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  • Sep 21, 2014
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CommentInsight & Opinion

Deep Bay conservation plan should be ready before the bulldozers move in

PUBLISHED : Saturday, 01 June, 2013, 1:04am
UPDATED : Saturday, 01 June, 2013, 1:36am

The fate of the Deep Bay area can no longer be left to future discussion. It is a place of important ecological value, designated for international protection under the Ramsar wetland convention.

It has taken us decades to make some progress in managing a small part of this wetland system, in the hope of conserving the whole. Yet, Deep Bay’s ecological value has steadily declined. Development has risen to the top of the city’s economic and political agendas.

Changes in corporate practice are essential if there is to be real progress

Deep Bay cannot wait any longer. In the wake of WWFHong Kong’s departure from the Fung Lok Wai project, now is the most opportune time to bring all back to the table.

Any discussion of a holistic plan for Deep Bay should be prefaced by an overview of the area’s development history. Marshlands were reclaimed for planting rice 1,000 years ago. In the 1960s and 1970s, many rice paddies in the area were turned into fish ponds for better economic return.

Development caught up in the area with the building of Fairview Park in the mid-1970s, followed by the Tin Shui Wai new town and Palm Springs. Also at that time, land developers bought up the fish ponds and large tracts of farmland.

This, plus the introduction of more commercial fishing practices to meet increasing local demand, began to create challenging conditions for the ecosystem of Inner Deep Bay. In the 1980s, green groups began to ask the government for a holistic conservation management plan. Urban planning discussions can take decades, but time is a luxury nature cannot afford.

The ecological value of fish ponds, which in essence are artificial wetlands, is related to the management practices employed by fish pond farmers. Fish ponds are an integral part of the Deep Bay ecosystem, and fish pond farming is regarded as an example of the wise use of wetlands in a Ramsar site.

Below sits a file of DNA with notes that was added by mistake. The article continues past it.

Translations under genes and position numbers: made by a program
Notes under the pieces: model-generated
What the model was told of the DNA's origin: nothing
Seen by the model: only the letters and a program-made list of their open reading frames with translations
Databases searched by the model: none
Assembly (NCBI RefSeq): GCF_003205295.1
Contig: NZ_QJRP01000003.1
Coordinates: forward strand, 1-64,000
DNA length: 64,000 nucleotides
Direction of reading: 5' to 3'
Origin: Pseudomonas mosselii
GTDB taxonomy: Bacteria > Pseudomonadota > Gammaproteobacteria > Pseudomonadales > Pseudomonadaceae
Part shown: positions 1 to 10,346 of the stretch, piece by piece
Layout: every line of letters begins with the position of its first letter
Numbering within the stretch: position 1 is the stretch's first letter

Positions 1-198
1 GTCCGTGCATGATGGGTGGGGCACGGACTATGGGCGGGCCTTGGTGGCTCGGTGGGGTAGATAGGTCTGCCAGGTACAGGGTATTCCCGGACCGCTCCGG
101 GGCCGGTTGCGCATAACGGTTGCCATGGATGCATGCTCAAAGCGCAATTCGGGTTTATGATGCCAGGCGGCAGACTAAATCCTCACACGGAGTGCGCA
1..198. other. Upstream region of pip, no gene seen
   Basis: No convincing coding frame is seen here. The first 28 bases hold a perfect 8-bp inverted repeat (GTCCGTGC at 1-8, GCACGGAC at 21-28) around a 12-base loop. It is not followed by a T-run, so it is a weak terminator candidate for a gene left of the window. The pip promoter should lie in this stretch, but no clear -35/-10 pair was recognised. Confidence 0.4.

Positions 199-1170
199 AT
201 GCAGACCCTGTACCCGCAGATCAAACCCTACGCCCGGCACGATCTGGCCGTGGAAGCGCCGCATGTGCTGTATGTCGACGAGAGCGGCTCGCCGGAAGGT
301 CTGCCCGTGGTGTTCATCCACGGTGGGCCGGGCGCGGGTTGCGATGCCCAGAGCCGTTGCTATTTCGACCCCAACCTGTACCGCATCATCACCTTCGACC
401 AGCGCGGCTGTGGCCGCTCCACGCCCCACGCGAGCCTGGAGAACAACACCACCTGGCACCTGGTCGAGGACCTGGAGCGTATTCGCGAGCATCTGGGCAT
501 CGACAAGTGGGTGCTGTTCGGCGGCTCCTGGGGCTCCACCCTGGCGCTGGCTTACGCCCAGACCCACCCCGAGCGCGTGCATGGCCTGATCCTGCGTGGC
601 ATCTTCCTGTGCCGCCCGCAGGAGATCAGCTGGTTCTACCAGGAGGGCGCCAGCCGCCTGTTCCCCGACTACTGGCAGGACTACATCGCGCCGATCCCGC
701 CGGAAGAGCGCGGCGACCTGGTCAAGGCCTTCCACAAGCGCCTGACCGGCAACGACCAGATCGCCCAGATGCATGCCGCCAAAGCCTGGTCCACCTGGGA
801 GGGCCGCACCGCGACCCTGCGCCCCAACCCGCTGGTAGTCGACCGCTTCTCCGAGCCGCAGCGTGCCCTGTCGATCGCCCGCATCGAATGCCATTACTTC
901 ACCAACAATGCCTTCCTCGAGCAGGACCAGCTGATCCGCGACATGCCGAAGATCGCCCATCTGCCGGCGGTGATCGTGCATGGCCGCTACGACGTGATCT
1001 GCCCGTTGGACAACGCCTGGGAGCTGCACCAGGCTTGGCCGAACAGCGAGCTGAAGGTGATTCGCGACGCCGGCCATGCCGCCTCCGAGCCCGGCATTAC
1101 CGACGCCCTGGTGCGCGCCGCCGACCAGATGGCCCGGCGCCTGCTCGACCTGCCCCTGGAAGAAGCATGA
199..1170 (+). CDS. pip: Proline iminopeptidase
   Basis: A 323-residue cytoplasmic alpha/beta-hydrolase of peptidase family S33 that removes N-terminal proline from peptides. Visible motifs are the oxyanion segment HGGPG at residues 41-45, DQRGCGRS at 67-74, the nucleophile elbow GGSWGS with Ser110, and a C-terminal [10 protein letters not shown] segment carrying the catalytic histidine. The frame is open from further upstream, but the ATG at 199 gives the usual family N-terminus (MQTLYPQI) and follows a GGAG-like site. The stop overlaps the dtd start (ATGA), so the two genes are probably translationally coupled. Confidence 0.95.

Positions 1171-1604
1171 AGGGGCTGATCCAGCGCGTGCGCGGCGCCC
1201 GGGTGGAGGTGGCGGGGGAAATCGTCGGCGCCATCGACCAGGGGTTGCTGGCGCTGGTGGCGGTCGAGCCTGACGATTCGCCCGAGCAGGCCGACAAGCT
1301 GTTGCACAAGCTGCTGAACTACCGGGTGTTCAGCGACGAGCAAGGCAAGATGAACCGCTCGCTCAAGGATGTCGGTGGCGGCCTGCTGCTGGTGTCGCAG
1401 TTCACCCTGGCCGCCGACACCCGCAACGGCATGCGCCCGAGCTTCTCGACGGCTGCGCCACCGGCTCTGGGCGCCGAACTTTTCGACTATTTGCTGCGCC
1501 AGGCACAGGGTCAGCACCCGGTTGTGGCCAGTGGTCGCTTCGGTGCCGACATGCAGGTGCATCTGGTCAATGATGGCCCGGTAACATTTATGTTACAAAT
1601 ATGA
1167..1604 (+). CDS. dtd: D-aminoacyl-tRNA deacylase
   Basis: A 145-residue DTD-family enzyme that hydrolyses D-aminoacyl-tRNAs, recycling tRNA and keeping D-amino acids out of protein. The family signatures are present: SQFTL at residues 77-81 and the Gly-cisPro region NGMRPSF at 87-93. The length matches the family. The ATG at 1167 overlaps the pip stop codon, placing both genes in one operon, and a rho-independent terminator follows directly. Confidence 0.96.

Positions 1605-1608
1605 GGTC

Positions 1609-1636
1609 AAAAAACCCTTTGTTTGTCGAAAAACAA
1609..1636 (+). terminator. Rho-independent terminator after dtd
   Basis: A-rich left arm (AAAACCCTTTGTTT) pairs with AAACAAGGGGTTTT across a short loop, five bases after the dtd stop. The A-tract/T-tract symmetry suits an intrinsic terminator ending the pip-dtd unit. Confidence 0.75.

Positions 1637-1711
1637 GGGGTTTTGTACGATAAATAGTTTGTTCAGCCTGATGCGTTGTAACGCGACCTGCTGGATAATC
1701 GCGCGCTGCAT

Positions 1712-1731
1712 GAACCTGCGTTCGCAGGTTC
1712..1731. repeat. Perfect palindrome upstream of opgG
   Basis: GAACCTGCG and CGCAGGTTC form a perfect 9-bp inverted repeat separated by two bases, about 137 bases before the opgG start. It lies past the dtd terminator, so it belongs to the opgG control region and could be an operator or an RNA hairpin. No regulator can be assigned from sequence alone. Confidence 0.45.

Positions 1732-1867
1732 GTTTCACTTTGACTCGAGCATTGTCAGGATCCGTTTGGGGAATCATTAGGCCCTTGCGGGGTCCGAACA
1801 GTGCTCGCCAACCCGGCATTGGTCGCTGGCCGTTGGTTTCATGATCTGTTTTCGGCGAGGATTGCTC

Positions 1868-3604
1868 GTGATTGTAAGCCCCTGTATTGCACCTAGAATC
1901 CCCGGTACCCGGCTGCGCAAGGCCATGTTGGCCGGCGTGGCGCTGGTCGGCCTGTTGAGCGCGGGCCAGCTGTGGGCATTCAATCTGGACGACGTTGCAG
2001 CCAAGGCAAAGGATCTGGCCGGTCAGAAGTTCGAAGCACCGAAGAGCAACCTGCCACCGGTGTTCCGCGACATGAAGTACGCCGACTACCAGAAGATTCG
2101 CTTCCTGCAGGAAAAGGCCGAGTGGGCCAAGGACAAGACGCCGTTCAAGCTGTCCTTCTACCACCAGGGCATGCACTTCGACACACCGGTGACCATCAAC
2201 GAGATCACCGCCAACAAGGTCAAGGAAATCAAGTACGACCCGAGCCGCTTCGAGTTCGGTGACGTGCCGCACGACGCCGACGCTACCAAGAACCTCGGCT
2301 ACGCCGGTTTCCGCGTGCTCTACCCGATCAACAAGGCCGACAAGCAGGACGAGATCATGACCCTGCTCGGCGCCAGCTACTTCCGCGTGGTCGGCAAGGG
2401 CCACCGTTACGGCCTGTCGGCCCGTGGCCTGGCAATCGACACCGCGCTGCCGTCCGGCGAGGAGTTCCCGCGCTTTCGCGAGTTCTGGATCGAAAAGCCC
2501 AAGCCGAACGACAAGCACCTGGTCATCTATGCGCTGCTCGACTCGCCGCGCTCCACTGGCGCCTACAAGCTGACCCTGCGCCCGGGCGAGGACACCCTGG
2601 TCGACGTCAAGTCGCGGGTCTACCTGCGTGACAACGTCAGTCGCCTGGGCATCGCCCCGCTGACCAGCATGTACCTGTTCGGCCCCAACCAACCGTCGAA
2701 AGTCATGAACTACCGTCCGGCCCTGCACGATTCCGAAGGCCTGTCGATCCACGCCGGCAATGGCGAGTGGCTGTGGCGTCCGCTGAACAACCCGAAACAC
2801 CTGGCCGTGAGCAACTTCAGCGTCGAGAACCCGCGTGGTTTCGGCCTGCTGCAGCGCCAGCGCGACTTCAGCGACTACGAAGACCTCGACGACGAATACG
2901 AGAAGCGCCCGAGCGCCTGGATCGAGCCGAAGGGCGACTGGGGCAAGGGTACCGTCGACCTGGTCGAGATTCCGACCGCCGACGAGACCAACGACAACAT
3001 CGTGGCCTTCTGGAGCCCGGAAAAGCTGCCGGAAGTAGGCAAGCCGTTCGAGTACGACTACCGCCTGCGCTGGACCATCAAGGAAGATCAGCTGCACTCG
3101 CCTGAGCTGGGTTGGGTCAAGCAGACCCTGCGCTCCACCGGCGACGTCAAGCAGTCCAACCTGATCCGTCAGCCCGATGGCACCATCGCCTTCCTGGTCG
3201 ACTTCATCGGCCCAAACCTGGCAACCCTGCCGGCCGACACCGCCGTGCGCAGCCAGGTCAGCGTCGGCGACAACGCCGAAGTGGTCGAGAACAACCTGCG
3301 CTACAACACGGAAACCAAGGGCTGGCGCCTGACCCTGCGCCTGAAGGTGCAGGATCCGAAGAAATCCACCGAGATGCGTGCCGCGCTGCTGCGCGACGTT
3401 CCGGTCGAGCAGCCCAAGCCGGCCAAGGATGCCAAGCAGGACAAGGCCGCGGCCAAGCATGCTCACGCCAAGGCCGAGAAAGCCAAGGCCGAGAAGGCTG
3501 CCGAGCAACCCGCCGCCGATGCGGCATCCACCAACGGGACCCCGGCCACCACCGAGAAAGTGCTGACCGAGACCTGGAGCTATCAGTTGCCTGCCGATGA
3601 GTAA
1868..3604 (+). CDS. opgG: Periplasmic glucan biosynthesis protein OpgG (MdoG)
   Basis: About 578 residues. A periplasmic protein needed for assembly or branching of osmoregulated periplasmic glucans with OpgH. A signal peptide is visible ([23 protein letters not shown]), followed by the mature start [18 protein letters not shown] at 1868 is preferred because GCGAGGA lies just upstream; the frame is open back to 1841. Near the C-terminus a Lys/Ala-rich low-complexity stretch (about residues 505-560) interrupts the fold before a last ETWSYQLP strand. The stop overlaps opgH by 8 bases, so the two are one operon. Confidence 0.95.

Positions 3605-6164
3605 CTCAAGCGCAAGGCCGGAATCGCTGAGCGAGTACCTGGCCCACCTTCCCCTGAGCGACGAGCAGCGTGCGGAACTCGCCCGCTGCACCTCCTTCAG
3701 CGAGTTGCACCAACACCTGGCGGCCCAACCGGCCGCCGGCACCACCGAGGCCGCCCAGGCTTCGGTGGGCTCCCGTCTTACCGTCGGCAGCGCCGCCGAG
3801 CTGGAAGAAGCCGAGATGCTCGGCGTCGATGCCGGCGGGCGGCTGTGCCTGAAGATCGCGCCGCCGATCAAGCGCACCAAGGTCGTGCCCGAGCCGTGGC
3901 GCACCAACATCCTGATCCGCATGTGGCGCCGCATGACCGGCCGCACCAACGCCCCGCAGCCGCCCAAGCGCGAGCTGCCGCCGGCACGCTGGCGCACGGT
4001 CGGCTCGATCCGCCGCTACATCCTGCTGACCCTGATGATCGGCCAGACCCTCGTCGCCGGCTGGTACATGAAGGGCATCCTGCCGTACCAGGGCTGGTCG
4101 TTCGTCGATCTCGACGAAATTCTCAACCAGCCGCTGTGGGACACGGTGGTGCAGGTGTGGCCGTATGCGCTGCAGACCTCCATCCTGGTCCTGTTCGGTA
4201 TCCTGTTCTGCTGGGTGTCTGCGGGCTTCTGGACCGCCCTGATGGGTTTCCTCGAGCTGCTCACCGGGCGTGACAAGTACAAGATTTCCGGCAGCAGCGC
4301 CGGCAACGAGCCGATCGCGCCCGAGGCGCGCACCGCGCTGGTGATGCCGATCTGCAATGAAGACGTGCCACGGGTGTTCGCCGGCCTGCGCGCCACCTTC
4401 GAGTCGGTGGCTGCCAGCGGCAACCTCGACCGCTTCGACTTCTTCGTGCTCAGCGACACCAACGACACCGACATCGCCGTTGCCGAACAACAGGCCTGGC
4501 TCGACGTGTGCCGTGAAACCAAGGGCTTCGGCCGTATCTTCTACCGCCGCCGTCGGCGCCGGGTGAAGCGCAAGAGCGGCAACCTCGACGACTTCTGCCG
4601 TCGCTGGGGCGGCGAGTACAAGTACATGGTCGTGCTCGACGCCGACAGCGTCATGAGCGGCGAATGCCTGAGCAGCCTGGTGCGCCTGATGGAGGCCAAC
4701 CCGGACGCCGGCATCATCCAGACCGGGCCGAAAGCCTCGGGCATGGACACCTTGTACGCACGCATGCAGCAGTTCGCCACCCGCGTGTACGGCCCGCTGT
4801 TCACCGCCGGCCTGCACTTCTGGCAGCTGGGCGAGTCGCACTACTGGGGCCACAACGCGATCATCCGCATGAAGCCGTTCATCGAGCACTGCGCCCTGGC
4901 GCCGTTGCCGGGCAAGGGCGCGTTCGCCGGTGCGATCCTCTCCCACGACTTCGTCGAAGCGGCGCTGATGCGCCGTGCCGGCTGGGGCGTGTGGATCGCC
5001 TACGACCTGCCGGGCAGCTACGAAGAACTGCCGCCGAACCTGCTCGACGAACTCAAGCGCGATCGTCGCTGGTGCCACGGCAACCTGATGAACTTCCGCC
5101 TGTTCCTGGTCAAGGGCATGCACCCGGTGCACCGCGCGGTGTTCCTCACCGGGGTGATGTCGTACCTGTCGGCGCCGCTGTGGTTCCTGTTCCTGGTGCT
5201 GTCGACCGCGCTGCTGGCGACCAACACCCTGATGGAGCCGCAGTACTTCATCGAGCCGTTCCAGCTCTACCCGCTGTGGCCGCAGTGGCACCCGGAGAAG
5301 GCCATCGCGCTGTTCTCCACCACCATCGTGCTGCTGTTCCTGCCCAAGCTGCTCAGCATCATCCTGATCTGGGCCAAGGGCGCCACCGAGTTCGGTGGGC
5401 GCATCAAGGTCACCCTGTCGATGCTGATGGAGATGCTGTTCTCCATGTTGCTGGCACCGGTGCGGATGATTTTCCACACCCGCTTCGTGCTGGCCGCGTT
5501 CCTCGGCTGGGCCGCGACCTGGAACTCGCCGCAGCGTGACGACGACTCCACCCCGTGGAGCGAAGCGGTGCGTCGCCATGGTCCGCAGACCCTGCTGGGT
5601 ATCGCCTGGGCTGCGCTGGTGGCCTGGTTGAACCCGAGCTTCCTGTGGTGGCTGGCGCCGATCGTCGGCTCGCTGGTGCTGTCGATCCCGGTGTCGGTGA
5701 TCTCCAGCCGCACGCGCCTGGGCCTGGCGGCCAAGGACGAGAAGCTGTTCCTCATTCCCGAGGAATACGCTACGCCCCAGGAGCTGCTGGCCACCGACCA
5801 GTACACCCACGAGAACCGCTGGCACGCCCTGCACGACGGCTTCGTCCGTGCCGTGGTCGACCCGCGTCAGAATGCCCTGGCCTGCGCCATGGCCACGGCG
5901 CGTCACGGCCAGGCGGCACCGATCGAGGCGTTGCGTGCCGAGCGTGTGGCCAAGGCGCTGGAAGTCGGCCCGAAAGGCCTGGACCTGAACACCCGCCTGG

In traditional practices, ponds are drained in winter for harvesting. Fish and shrimp with no commercial value are left at the bottom of the pond, and become food for wintering migratory water birds. Deep Bay is home to tens of thousands of these birds each winter.

Over the past two decades, fish pond farming has gravitated towards two extremes. As traditional fish pond farming became less profitable due to competition from the mainland, farmers in Hong Kong began to quit the industry, resulting in an increasing number of abandoned ponds. At the other extreme, commercial fish pond farming expanded around the Deep Bay area.

Abandoned fish ponds gave rise to an invasion of vegetation into the open water, no draining of pond water, and an invasion of exotic species. The rise of commercial fish ponds, on the other hand, led to pond embankments covered with concrete and plastic sheets, fences erected around pond boundaries and devices installed to flush out birds.

Both developments have dramatically reduced the ecological value of Deep Bay.

With about half of the land within and around the Ramsar site privately owned, and considering the challenges of applying a holistic plan to the area, we identified a workable and mutually beneficial option years before the government’s New Nature Conservation Policy in 2004: the public-private partnership approach. In this way, the majority of the Deep Bay site would be set aside for wetland conservation, with long-term funding by a project proponent for its continual management, who would then develop a small portion of the less ecologically sensitive part.

We considered our participation in the Fung Lok Wai project at Deep Bay an important attempt to set a precedent to preserve, and even enhance, the ecological value of the area. But for the partnership to succeed, it is critical to establish a wetland trust; the land ownership, funds and management would be transferred to the trust, which would be overseen by an independent board of both wetland experts and government representatives. The trust could be enlarged, to include other wetlands and funds under one umbrella.

While the Fung Lok Wai project has been approved and the planning application is due for consideration by the Town Planning Board, diverging views still exist among the public, the project proponent and the WWF on critical issues. We hope our withdrawal from this project will allow society to explore and reach a consensus on how best to conserve the important wetlands of the Inner Deep Bay area.

Changes in corporate practice are essential if there is to be real progress in tackling conservation challenges like climate change, clean energy solutions and sustainable use of natural resources.

Key stakeholders need to urgently discuss the development of the Deep Bay area, whose future is complex and involves policies on conservation, land, cultural heritage, agriculture and food security. We owe it to Hong Kong’s natural environment for all parties to come together to engender thorough and continued co-operation.

Trevor Yang is chairman of WWF-Hong Kong

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